Under certain conditions (can't reliably replicate, but more on this below) archival objects are failing to move to the desired locations when using "Enable Reorder Mode" (drag/drop, move pulldown, and copy/paste).
Looking at the database, each you attempt to reorder an archival object and it doesn't appear to move in the staff interface, the archival_object's position value is actually incrementing up (or down) in line with what you've told it to do (e.g. move up or down), but that number is not going high enough (or low enough) to actually accomplish the move. But, the position value IS changing. If the user attempts the move a few more times to get the value to rise high enough (or low enough) to actually move it to the correct spot it will eventually move since the position value is changing (albeit too little at once).
Notes regarding when it happens:
Haven't been able to replicate on a brand new database, only on existing databases that were migrated in from AT.
Issue appears to be hit or miss. If you have a resource record open and encounter the issue once, it seems incredibly more likely that it will occur again. If a record is open and you do not encounter this issue initially, it seems unlikely that it will be encountered.
This issue is a lot less likely to occur if the record is created as a child, than if it created as a sibling. This is not a guarantee that you won't encounter the issue, but it seems to be slightly more reliable than the other option.
The bug seems to happen more when the record created is the child of earlier/migrated record, than a brand new record, though I see nothing in the database to indicate why this would be the case.
We have a very similar experience to what Lora and Chris have reported. Some additional points:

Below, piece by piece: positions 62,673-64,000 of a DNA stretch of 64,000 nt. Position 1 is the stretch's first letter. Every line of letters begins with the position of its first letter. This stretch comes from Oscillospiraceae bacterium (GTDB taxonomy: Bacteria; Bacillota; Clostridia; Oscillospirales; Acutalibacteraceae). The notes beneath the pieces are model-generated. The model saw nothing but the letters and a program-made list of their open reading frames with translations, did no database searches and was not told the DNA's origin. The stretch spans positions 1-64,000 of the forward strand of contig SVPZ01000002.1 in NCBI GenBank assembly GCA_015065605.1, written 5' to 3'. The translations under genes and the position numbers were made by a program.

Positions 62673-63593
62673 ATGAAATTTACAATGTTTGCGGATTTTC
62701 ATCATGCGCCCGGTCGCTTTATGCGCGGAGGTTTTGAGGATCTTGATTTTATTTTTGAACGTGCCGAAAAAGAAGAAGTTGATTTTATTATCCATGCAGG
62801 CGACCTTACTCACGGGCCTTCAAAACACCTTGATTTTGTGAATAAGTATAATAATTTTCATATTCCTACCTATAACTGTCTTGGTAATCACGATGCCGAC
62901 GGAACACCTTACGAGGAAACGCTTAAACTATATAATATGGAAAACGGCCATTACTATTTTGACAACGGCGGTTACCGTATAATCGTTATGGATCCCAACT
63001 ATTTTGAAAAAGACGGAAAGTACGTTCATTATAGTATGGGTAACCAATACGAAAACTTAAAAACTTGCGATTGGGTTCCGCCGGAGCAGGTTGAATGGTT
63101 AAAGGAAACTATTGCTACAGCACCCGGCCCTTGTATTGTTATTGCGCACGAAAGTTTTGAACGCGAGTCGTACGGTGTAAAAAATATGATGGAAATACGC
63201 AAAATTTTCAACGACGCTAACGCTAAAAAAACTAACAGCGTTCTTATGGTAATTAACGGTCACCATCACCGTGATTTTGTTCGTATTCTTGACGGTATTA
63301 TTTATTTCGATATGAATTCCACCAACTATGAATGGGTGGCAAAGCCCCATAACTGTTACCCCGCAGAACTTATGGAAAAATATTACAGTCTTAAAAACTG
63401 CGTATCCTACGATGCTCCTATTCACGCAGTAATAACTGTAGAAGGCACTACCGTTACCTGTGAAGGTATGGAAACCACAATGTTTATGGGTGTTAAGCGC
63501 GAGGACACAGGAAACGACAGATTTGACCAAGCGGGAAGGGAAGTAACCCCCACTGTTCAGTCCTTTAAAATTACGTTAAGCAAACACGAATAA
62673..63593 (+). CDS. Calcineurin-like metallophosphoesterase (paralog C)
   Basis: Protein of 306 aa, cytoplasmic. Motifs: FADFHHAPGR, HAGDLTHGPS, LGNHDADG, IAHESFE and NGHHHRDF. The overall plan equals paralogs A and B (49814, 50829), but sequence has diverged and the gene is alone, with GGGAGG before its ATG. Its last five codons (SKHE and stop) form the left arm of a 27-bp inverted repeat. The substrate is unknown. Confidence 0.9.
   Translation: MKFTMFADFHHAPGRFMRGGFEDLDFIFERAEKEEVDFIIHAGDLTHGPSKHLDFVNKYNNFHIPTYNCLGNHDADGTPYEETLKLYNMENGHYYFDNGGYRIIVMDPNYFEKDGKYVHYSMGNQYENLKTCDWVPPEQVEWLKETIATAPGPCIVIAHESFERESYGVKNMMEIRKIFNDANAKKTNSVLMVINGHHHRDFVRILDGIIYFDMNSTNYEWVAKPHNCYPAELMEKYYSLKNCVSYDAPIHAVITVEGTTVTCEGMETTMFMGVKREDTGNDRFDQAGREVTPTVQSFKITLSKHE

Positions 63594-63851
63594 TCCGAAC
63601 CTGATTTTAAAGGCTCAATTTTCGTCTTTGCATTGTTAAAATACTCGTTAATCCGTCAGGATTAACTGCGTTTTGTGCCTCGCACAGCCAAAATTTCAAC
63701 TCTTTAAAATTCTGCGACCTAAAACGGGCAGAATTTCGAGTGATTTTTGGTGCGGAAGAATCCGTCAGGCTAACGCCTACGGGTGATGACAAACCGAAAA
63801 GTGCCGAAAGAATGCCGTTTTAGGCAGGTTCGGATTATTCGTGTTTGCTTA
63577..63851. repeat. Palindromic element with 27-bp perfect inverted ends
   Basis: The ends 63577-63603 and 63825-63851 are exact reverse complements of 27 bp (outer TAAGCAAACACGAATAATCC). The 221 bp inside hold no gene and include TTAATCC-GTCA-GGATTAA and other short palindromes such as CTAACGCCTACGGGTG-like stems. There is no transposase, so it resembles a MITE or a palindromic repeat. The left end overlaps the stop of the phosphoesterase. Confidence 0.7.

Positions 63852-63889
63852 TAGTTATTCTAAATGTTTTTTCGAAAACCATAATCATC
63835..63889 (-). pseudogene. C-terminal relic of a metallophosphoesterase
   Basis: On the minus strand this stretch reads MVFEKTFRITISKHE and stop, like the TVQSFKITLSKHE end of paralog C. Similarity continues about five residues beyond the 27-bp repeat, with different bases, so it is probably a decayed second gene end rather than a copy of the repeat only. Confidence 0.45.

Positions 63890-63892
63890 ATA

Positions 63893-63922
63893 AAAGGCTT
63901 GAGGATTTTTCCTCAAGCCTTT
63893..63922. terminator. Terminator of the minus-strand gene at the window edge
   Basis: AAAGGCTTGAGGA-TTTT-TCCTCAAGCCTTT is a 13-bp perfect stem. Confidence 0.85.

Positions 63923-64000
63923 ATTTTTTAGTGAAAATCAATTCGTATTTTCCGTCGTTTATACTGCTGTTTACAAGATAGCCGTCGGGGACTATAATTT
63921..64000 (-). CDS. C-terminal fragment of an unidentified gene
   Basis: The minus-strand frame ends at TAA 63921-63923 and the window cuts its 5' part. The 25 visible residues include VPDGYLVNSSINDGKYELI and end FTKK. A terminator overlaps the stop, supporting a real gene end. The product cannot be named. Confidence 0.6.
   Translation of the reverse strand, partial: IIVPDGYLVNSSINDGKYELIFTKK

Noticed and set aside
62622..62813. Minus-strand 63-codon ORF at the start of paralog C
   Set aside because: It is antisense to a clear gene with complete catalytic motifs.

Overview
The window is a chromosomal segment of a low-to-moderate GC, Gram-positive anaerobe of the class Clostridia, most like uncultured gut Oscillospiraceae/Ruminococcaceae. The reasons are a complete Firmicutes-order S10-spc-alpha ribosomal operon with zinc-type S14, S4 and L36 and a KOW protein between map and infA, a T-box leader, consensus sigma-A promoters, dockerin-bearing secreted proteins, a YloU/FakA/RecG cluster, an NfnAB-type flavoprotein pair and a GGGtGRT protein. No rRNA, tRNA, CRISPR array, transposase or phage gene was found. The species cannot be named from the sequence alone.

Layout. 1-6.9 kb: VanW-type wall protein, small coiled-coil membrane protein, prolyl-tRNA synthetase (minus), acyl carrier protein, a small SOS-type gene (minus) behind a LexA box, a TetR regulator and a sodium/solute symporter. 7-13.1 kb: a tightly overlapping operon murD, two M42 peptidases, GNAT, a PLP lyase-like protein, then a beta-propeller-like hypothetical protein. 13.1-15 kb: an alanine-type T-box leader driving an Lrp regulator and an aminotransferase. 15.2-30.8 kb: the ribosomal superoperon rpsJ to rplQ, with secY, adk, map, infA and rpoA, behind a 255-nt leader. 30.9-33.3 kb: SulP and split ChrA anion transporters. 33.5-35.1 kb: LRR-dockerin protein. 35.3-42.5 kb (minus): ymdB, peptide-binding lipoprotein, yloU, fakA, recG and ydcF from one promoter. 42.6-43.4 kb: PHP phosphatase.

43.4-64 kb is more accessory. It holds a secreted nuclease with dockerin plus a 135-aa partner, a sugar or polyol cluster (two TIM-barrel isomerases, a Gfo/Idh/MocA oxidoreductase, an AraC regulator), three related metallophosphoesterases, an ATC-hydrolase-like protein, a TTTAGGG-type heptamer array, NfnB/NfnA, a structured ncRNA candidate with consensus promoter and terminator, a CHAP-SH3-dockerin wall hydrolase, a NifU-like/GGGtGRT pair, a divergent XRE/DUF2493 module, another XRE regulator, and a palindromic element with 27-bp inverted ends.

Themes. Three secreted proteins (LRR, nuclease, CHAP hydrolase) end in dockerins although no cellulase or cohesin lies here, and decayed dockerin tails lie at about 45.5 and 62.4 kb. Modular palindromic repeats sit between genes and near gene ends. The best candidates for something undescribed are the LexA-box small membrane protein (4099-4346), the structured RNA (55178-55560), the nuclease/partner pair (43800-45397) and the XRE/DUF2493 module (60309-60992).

We are working with a database in which the resource record was migrated from a prior (non-AT) source, but all of the archival objects have been created in ArchivesSpace, so if this is a migration issue, it isn't specific to AT and only requires the resource record to have been migrated.
In addition to the error occurring more often the further the objects are moving (as I believe Lora was reporting), moving larger numbers of objects increases the chance of error.
Sometimes refreshing the page shows the objects have moved and the reorder moved is just stalled, but most of the time the objects do not move.
We're currently using reorder mode mostly for moving groups of child archival objects to become siblings of the parent object. So if there is a difference between records created as children and as siblings, it seems to run counter to what Lora reported.
At Williams, we've been experiencing the same kind of stalling Chris describes.
Rather than clicking "disable reorder mode," we've been leaving the spinning wheel for an arbitrary number of seconds (5-15?), then refreshing the page.
We have consistently found that after refresh, the moved items appear in their new location.
As Daniel noted, moving large groups of items, or small numbers of items in a collection with several hundred to several thousand items at the same level of description, makes the error more likely.
These observations are all anecdotal – we haven't done comprehensive testing locally to figure out exactly what kinds of scenarios create this problem.
At CWRU we are experiencing something similar - we are having trouble adding and then re-ordering new records in EAD imported from the OhioLink factory tool. We have fixed issues with this record that we see in all the EAD that we import but this is a new one; our new object just won't re-order automatically when created as a sibling or a child and will only move a level above or below it's sibling in re-order mode.
This issue seems to have been cleared up with the recent AS upgrade - everything working fine for the problems we had targeted at CWRU.
Tentatively labeling this as fixed since I cannot reproduce in the 2.7.0 test environment. Unfortunately, I don't know if I’ll have the time to do a local build and test by removing the data in parent_name as detailed in the pull conversation.